Cheers love, the cavalry’s here — at Cal

Daniel Lee at national collegiate Overwatch tournament. (Photo courtesy of Blizzard Entertainment)

Like Superman’s mild-mannered alter ego, Clark Kent, UC Berkeley economics junior Daniel Lee blends easily into the crowds as he makes his way to class, or to the gym, or to get ramen with his girlfriend Tiffany – until he gets asked for his autograph.

Under the username “Alined,” Lee is a quasi-celebrity in the fast-paced world of competitive video gaming, also known as esports, which is on track to rival traditional sports in young audiences, franchises and revenues over the next decade.

His realm is Overwatch, a multiplayer first-person shooter video game about an international team of “heroes” recruited to defeat a rogue AI robot rebellion, who then battle each other.

The game’s diverse lineup includes the openly gay character Tracer, who famously calls out “Cheers love, the cavalry’s here” whenever she arrives on the scene.

With millennials and teens packing arenas or watching live-streamed competitive video games at home, it’s an understatement to say that esports is coming of age.

“The stigma of gamers playing alone on old couches in basements is over,” says Lawrence Zhao, a freshman in engineering and business who covers esports for the Daily Californian student newspaper. “Esports are social and highly competitive. Kids are not growing up idolizing Michael Jordan. They’re idolizing Overwatch or CounterStrike players.”

UC Berkeley video by Roxanne Makasdjian and Stephen McNally

To keep pace with the rise of esports at college campuses around the nation, UC Berkeley’s Recreational Sports program is seeking a community space to provide, among other things, a practice room for Cal gaming teams competing in Overwatch, League of Legends, Dota 2, Starcraft II and other popular titles.

Headed to national championships

Lee, 20, briefly played professionally before becoming a founding member of the Cal Overwatch team in 2016. As far as avatars go, he likes to play Mei, an upbeat climate scientist who uses extreme weather to wall off enemies and protect the environment: “Mei is jolly, independent and chill, like me,” he quips.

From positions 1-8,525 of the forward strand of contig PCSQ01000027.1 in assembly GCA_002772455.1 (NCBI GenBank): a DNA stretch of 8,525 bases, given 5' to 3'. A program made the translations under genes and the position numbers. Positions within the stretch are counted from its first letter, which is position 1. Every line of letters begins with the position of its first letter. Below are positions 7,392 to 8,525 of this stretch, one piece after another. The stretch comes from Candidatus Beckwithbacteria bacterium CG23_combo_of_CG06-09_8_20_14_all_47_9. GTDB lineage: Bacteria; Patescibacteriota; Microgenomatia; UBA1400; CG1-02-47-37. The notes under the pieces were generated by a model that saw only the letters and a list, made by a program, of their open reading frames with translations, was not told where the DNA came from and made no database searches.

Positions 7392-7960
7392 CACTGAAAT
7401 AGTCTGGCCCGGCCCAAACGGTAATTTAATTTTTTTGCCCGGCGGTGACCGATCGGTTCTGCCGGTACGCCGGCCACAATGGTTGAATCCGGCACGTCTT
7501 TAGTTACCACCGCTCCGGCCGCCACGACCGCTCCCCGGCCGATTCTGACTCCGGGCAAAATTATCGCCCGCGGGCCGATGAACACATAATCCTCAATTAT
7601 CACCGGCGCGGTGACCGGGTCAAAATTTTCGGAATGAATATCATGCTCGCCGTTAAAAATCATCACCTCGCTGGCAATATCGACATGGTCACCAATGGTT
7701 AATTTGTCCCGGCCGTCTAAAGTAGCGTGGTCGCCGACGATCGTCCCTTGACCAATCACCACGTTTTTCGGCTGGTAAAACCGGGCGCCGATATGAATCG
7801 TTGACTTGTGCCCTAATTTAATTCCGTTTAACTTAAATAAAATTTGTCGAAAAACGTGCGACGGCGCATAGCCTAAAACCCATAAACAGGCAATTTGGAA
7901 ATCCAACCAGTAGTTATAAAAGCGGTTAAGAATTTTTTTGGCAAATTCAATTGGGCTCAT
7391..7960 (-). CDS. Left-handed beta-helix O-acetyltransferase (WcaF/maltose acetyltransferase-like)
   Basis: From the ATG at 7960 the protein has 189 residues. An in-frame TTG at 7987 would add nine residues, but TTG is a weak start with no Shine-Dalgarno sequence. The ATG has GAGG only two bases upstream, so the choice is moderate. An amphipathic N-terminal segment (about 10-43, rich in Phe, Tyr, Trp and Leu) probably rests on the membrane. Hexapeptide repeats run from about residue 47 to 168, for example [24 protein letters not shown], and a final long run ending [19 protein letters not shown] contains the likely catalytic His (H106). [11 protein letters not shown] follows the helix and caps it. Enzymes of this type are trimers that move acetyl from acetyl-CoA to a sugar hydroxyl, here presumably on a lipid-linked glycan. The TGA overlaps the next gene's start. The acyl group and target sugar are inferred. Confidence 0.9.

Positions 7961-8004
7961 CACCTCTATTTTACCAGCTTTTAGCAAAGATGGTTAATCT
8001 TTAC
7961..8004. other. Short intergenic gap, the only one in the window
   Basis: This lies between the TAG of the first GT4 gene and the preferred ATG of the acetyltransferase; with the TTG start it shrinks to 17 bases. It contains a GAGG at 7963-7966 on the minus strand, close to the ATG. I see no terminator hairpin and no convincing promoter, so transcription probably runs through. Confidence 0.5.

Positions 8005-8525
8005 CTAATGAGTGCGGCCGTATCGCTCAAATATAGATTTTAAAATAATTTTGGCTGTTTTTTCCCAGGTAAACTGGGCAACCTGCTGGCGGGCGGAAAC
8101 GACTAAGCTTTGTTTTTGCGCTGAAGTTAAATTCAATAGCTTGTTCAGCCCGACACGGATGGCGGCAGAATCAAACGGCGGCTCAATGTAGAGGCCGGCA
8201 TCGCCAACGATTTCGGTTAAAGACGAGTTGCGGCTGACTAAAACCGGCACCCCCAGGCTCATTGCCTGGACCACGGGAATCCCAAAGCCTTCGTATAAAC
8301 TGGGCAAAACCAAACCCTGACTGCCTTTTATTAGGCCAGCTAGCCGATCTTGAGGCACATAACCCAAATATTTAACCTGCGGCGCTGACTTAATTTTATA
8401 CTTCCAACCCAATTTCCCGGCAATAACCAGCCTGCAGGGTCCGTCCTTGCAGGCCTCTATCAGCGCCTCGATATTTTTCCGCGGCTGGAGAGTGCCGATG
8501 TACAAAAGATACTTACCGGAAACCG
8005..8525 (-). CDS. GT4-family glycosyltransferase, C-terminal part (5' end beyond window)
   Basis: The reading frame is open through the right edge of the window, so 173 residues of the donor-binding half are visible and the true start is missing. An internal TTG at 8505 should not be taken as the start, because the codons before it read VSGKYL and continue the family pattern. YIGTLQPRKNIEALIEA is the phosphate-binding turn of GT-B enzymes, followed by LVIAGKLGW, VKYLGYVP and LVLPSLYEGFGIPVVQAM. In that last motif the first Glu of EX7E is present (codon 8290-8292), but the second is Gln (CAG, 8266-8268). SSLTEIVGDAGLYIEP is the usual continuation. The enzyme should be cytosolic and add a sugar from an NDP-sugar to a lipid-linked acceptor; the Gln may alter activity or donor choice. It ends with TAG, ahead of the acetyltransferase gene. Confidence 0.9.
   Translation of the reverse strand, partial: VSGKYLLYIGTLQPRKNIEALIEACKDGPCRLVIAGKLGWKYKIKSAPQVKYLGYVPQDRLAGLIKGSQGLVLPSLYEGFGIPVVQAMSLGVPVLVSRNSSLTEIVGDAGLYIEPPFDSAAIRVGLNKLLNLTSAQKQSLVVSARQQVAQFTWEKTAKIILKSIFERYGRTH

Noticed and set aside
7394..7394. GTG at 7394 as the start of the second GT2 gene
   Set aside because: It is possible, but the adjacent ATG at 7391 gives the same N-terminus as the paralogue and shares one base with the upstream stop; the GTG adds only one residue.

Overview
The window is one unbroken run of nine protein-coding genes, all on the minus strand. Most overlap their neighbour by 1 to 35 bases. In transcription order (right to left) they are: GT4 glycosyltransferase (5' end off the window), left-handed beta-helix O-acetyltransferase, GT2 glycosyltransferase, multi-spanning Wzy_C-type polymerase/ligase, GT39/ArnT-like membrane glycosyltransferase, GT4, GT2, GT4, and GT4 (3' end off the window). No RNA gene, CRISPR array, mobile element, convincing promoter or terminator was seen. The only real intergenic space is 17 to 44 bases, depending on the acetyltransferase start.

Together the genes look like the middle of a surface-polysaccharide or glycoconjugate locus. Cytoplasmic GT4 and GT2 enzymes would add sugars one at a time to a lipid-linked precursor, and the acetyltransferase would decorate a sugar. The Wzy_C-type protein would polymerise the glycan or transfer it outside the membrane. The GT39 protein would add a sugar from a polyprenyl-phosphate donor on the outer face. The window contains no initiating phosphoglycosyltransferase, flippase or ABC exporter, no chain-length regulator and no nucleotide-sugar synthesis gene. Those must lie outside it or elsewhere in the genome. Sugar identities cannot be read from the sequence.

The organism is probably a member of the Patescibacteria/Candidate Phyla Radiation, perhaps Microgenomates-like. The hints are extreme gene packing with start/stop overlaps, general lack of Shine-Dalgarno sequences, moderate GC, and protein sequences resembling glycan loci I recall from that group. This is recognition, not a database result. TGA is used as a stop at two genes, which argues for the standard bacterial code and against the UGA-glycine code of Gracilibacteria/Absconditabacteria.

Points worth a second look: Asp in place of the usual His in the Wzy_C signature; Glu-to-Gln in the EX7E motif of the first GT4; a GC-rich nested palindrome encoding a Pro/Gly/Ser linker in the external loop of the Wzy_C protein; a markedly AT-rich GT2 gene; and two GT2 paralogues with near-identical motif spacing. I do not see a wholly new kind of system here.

This coming weekend, the Cal Overwatch Team, which Lee captains, is headed to Tempe, Arizona, to defend its national collegiate champion title against the University of Toronto, UC Irvine and UC San Diego.

Co-sponsored by Tespa, a network that connects college gamers around the nation, the Fiesta Bowl event will be livestreamed to tens of millions of viewers via the Twitch channel.

Joining Lee at the Arizona State University arena will be his teammates: Kevin “SlurpeeThief” Royston, Gandira “Syeikh” Prahandika, Alexander “PaiGwut” Dam, Andrew “Quantum” Huang and Isaias “izzyyyb” Barrera. Their coach is Kyle Feng, who was captain of the Cal Overwatch team last year.

Like most gamers, the six-member Cal Overwatch crew is young and male. Conversations are peppered with jargon like “salty” (upset), “grinding” (repeating tasks for gameplay advantage), “DPS” (damage per second) and “toxic” (angry players).

It’s a brain game like chess, but it’s also a sport like ice hockey

Victories notwithstanding, they’ve bonded over some humiliating losses: “We want to win, and the only way we can win is by working together as a team,” says Barrera, 21, a senior in engineering who joined the Cal Overwatch crew last fall, and thinks of himself as the team’s peacemaker.

Overwatch was launched by Blizzard Entertainment in 2016, and has an estimated 35 million players worldwide. Its 26-plus heroes must carry out missions across volatile battlefields known as “maps.” The roster is roughly divided into offensive players known as “damage dealers,” “tanks” who act as buffers to protect the team and “healers” who use their powers to cure damage. There are also flex players who can change roles.

“It’s a brain game like chess, but it’s also a sport like ice hockey because you can switch your composition during the game. You don’t have to wait for a timeout,” says Barrera, who plays soccer. “Plus, you have to train to have the mental fortitude to play a 90-minute series of three games.”

Barrera and his teammates tout Overwatch for being more upbeat and diverse than the dark, dystopian, good-guy-vs.-bad-guy first-person shooter games: “You really connect with the different personalities in the game,” says Barrera, who likes to play the hero Zenyatta, a healer whose medicine chest includes orbs of harmony and discord.

“Players are more fluid. They don’t want to be put in boxes. But they like battles and they like to win,” says Dam, 21, a senior in political science, and the newest member on the team. He identifies with Lucio, a support hero whose songs can heal his allies or speed them up.

As a team, they practice six hours a week and individually, two to four hours a day. If the team wins a varsity championship, they can earn around $7,000 apiece in scholarship money.